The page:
Ford expects record earnings; Europe profitable
DETROIT -- Ford Motor said it earned a record pretax profit of at least $10.5 billion in 2015 and that it would match or beat that result in 2016.
It also said it would return $1 billion to shareholders in the form of a special 25-cent-per-share dividend, but the news failed to halt a three-month decline in the automaker’s stock price.
“As we close out 2015, we are benefiting from six consecutive years of consistently strong results, and our performance is allowing us to reward our shareholders,” Ford CEO Mark Fields said in a statement on Tuesday.
Fields, speaking to investors and analysts at a Deutsche Bank conference in Detroit, said Ford’s Board of Directors expects to make special dividends an “ongoing element” of the company’s efforts to reward shareholders. He said the amount may vary and that there may be some years with no extra payout.
The dividend brings Ford’s total return to shareholders to $3.5 billion in 2015 and $12.6 billion since 2012.
Shares of Ford, which rose 0.6 percent in regular trading on Tuesday, fell more than 3 percent after hours on news of the profit estimate and special dividend.
The special dividend amounts to 40 percent of Ford’s regular dividends in 2015. The statement said it was prompted by the company’s “robust cash and liquidity levels.”
Ford said it expects to have operating margins of at least 9.5 percent this year in North America, where it posted a record profit in the third quarter of 2015, and that it would be profitable in its Europe, the Middle East and Africa, and Asia Pacific regions.
Ford has not reported a full-year profit in Europe since 2010. It had earned $128 million there in the first three quarters of 2015, after an accounting change announced last week pushed Europe into the black.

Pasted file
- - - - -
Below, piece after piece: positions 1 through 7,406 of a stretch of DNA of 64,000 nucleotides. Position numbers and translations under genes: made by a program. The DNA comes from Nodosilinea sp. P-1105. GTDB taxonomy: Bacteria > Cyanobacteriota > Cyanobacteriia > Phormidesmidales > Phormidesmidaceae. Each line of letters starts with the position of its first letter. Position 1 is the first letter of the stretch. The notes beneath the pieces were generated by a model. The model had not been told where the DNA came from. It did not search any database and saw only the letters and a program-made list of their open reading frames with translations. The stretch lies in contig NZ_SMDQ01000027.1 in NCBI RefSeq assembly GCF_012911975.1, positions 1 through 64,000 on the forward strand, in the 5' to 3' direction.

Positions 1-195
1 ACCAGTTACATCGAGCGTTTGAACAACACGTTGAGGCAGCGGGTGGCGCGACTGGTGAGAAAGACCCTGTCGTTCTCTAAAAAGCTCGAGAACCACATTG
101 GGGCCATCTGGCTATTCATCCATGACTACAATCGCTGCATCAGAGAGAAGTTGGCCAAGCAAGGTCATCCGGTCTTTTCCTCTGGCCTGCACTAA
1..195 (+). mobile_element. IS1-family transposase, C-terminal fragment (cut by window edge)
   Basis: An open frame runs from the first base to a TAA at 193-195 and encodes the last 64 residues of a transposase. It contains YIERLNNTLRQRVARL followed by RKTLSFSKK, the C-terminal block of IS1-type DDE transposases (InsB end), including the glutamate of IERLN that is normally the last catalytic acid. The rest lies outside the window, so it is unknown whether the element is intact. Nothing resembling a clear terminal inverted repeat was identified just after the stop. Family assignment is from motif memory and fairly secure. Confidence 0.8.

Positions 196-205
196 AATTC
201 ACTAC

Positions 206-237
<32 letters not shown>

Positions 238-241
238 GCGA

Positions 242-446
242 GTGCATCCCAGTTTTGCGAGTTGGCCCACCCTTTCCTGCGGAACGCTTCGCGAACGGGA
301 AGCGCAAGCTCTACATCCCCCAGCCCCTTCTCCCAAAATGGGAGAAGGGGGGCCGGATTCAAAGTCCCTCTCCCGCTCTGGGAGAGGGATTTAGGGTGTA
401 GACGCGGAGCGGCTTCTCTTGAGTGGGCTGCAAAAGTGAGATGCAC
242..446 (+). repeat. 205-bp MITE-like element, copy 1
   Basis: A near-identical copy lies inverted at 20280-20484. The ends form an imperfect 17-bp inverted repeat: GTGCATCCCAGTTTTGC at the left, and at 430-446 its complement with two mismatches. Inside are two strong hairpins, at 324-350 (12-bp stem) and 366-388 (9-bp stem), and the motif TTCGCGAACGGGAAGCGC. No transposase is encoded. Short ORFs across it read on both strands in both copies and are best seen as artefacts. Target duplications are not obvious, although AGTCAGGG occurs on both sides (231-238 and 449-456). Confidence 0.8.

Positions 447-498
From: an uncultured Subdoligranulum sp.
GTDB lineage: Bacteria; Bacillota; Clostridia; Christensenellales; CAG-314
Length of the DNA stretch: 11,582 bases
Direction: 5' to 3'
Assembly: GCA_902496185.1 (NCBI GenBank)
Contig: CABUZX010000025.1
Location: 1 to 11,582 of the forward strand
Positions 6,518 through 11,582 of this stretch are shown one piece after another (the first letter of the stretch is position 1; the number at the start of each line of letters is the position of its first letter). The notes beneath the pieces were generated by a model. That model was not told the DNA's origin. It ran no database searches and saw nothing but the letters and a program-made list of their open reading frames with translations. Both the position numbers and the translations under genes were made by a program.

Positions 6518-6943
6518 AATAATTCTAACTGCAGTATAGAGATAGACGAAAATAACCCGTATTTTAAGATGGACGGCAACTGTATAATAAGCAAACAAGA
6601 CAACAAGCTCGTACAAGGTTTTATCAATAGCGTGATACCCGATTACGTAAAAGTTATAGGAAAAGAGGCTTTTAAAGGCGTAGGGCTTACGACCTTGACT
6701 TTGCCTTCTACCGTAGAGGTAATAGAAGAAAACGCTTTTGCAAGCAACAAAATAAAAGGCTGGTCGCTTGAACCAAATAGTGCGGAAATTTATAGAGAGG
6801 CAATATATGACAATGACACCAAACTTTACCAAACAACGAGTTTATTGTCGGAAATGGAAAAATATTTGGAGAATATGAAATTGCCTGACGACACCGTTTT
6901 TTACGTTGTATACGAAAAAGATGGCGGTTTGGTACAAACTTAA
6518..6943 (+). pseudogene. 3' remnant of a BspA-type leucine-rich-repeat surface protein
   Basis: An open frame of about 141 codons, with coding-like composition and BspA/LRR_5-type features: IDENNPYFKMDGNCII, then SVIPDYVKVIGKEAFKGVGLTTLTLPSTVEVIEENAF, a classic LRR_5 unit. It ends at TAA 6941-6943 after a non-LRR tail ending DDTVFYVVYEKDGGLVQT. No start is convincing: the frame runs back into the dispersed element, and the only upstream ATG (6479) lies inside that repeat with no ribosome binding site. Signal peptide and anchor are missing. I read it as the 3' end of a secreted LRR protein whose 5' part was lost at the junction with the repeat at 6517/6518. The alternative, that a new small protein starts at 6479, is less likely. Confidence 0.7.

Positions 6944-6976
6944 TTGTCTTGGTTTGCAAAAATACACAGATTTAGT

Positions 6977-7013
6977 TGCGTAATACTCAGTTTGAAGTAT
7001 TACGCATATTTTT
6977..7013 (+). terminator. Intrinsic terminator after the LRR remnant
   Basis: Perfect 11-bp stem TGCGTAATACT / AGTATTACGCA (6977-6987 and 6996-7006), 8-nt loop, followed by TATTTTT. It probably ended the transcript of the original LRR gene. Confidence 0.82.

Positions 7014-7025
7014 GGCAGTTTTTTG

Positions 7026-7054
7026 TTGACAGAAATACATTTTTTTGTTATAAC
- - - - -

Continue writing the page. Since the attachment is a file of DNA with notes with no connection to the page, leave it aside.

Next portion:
Ford previously said it would earn a pretax profit of $8.5 billion to $9.5 billion in 2015, then upped both ends of that estimate by $1.5 billion when it changed its methods for recording pension amortization costs. Tuesday's statement said it now expects results in the upper half of the $10 billion to $11 billion range.
Ford will report its full 2015 results on Jan. 28.
At the Deutsche Bank conference, Ford executives faced some pointed questions about their efforts to shift from a manufacturer into a mobility company, as Fields has described it.
Fields has said the industry’s rapidly changing landscape provides numerous opportunities for new revenue streams, but Morgan Stanley analyst Adam Jonas compared that talk to optimism expressed by leaders at Kodak and Blockbuster before those businesses collapsed. Jonas said the risks Ford faces is a big reason why Ford’s stock has been stagnant.
“We get it,” Fields assured Jonas. “What you’re seeing from us is a very forward-leaning look on this.”
Another analyst asked how investors could be sure Ford’s mobility strategy was more like Facebook -- one of the thriving social media companies -- than Friendster -- one of the many that ultimately failed. Fields said a big difference between now and Ford’s past efforts to chase new businesses is that the executive team is in agreement on the need to focus on mobility services to avoid being left behind.
“This time, we have full management alignment around the need to support our core business and what these emerging opportunities mean if we act on them,” Fields said, “and also what they mean if we don’t act on them.”
In an interview with Automotive News last month, Fields commented on the disparity between Ford’s declining stock price and its increasing profits.
“We have really looked at what are the drivers of creating value in a company,” Fields said.
“The key drivers are around revenue growth, operating margin expansion and dividends. We have worked on those, we are delivering on those, and over time I think we'll get rewarded for those. Do we run the company to juice the stock price? Absolutely not. We run the company to run a profitable, growing organization. Our hope is that will be recognized by the market at some point.”